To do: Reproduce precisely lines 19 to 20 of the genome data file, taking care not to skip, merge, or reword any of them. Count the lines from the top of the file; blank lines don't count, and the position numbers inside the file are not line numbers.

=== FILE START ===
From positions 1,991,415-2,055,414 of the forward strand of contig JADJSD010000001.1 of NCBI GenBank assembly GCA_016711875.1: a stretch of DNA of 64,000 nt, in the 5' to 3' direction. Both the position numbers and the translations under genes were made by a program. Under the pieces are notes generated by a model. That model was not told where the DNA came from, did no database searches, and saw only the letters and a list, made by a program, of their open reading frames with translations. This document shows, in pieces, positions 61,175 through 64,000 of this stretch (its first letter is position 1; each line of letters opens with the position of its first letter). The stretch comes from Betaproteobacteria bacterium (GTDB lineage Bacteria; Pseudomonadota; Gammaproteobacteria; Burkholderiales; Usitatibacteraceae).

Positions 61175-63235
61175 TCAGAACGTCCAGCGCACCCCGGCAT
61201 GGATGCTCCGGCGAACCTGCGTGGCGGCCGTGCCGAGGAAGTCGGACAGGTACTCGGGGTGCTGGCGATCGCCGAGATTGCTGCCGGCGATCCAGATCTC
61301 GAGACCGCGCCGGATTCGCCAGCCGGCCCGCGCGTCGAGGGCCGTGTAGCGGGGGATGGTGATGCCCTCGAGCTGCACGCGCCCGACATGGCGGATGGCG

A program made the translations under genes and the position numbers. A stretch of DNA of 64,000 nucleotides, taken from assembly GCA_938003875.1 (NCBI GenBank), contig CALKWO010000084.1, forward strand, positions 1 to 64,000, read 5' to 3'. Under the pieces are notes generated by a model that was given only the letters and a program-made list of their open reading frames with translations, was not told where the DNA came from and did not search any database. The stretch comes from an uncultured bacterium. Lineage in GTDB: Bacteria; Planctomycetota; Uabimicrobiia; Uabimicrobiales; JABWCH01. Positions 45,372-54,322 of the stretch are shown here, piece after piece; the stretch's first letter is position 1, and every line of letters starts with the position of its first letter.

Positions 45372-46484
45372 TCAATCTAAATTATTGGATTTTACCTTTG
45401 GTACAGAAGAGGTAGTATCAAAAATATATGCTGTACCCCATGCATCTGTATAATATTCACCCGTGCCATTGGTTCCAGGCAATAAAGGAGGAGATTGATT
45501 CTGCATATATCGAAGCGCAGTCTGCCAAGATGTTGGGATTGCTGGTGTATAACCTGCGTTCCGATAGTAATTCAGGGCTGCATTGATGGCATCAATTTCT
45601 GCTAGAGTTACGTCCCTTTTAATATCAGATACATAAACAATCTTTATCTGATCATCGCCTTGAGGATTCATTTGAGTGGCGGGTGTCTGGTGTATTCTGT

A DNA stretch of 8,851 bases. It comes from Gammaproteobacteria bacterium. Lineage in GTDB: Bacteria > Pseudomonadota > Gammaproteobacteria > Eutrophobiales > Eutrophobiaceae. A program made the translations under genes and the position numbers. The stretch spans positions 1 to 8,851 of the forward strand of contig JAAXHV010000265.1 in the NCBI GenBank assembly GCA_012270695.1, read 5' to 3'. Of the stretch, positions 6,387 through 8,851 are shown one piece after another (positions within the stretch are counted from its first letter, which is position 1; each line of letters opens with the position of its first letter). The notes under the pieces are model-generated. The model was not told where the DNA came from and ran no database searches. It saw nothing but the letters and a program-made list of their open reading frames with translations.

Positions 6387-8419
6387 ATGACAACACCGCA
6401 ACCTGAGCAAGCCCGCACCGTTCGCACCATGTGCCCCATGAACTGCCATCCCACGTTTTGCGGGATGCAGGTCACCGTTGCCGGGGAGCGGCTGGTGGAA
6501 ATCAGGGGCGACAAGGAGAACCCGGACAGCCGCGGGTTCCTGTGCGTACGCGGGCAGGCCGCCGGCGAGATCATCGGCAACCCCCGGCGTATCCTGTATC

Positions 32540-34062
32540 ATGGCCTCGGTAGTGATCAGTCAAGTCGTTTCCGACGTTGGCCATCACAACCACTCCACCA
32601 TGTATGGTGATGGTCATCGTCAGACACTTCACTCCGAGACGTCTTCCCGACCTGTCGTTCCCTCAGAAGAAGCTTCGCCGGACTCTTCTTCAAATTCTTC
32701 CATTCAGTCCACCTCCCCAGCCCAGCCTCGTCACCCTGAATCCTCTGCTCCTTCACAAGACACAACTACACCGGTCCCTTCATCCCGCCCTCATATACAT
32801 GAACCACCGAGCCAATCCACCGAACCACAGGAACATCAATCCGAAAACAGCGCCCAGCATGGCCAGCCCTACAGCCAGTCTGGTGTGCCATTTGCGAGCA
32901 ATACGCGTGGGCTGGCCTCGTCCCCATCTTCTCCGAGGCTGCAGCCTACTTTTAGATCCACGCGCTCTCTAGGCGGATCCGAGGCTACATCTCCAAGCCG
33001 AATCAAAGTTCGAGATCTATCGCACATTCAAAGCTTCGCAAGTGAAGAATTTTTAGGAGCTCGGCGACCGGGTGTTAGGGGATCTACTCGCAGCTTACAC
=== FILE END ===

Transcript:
32601 TGTATGGTGATGGTCATCGTCAGACACTTCACTCCGAGACGTCTTCCCGACCTGTCGTTCCCTCAGAAGAAGCTTCGCCGGACTCTTCTTCAAATTCTTC
32701 CATTCAGTCCACCTCCCCAGCCCAGCCTCGTCACCCTGAATCCTCTGCTCCTTCACAAGACACAACTACACCGGTCCCTTCATCCCGCCCTCATATACAT